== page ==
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Four Simple Yet Powerful Things You Can Do Right Now to Start Making Things Better for Your Child

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Your child is going through a difficult time. You don’t quite know what’s at the root of her woes, but you do know that you want to do something to help. Fortunately, there are a number of practical things you can do, starting right now, to help make things better for your child. Here are four ideas.

1. Ask yourself, "What does my child need from me right now?"
Parenting can be exhausting—and meeting the needs of a child who is angry or upset can require an extraordinary amount of patience. You will find it easier to be patient with your child—to zero in on the best ways of handling a particular situation as opposed to getting stuck in your own feelings of helplessness or frustration—if you pause to ask yourself one key question: "What does my child need from me right now?" That simple question really cuts to the chase of things by helping you to shift your focus from how you are feeling to what you can do to help.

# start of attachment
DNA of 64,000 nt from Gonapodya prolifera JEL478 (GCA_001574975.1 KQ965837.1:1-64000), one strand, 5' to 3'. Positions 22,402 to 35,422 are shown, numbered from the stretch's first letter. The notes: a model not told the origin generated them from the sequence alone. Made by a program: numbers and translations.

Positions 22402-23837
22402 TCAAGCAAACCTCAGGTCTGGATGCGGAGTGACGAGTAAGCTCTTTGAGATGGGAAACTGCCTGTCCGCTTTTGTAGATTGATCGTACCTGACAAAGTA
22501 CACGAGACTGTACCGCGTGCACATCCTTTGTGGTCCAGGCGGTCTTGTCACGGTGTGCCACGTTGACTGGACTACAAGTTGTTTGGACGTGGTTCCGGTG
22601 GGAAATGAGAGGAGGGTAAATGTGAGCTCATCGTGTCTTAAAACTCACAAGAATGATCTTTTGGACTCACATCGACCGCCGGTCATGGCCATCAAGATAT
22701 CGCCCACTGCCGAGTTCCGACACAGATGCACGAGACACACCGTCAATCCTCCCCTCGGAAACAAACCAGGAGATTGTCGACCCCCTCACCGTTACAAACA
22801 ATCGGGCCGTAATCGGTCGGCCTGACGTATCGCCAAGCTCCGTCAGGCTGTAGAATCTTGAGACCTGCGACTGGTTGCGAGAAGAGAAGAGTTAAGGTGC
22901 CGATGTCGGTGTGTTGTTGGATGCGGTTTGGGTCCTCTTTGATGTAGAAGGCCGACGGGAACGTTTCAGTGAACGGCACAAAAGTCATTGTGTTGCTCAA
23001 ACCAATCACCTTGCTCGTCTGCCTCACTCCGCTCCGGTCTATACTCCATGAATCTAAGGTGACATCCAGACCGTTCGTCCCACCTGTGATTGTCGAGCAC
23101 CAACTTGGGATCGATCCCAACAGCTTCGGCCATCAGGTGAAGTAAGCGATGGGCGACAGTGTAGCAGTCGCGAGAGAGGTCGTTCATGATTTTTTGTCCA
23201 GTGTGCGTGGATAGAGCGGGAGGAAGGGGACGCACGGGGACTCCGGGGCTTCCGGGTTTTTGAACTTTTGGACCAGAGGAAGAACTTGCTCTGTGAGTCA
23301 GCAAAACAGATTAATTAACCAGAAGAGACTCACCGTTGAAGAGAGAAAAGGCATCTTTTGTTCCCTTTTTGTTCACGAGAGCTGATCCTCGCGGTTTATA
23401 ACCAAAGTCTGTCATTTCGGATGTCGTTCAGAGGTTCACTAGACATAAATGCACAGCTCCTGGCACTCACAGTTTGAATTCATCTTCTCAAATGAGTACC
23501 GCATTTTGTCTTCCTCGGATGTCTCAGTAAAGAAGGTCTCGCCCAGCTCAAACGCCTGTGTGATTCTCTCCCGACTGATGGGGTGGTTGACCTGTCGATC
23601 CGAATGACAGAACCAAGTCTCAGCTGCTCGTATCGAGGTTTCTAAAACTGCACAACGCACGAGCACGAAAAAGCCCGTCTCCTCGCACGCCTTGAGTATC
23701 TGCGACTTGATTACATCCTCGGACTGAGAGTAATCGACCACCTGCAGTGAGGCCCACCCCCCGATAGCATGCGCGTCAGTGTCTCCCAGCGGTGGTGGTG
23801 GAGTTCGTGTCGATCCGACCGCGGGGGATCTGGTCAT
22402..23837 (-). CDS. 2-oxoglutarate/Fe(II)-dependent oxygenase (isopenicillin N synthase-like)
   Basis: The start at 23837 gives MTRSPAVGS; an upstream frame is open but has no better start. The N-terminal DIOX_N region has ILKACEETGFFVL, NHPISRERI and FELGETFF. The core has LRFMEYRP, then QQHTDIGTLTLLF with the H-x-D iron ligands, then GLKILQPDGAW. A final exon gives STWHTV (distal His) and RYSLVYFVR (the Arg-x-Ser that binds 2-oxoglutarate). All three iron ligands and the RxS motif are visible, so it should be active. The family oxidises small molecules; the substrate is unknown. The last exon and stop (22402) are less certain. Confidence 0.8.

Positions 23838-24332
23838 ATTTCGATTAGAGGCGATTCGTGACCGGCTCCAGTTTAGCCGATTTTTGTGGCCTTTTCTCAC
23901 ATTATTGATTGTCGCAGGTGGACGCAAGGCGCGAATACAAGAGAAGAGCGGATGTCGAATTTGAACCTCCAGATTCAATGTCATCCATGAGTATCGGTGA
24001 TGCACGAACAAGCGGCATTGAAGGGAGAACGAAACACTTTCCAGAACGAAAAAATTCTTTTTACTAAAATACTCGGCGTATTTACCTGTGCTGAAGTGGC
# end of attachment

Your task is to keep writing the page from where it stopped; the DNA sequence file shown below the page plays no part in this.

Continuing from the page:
2. Validate your child’s feelings.
Validating your child’s feelings means letting your child know that what she is thinking and feeling makes sense, even if you don’t share that exact same perspective yourself. You might tell your child, for example, that it makes sense that she is afraid of thunderstorms. Everyone is afraid of sudden, loud noises. Validating your child’s emotions will encourage her to accept her feelings rather than trying to avoid them (which only serves to make those unwanted feelings more intrusive). And it is an effective strategy for calming an upset child. Knowing that she has been heard and that her feelings have been accepted will make it easier for her to shift from emotion to problem-solving mode.

3. Be a calming presence.
Of course, one of the most powerful things you can do to calm an upset child is to be a calming presence yourself. Think back to when you were a child—how good it felt to be hugged or held by someone who made you feel safe and secure. You can be this kind of stabilizing force for your child while she works at managing her own emotions.

4. Practice self-compassion.
Treat yourself with the same kindness that you would extend to a friend who is struggling. Not only will you be modeling this all-important skill for your child (the art of cutting yourself some slack when you’re having a really bad day): you will also find it is easier to extend these same feelings of kindness and compassion towards your child—the ultimate parenting win!

Related:

This article originally appeared at Toronto4Kids.com.

Ann Douglas is the author of Parenting Through the Storm: How to Handle the Highs, the Lows, and Everything in Between (a guide to parenting a child with a mental health, neurodevelopmental, or behavioural challenge). She is also an engaging and inspiring speaker who sparks important conversations about parenting and mental health.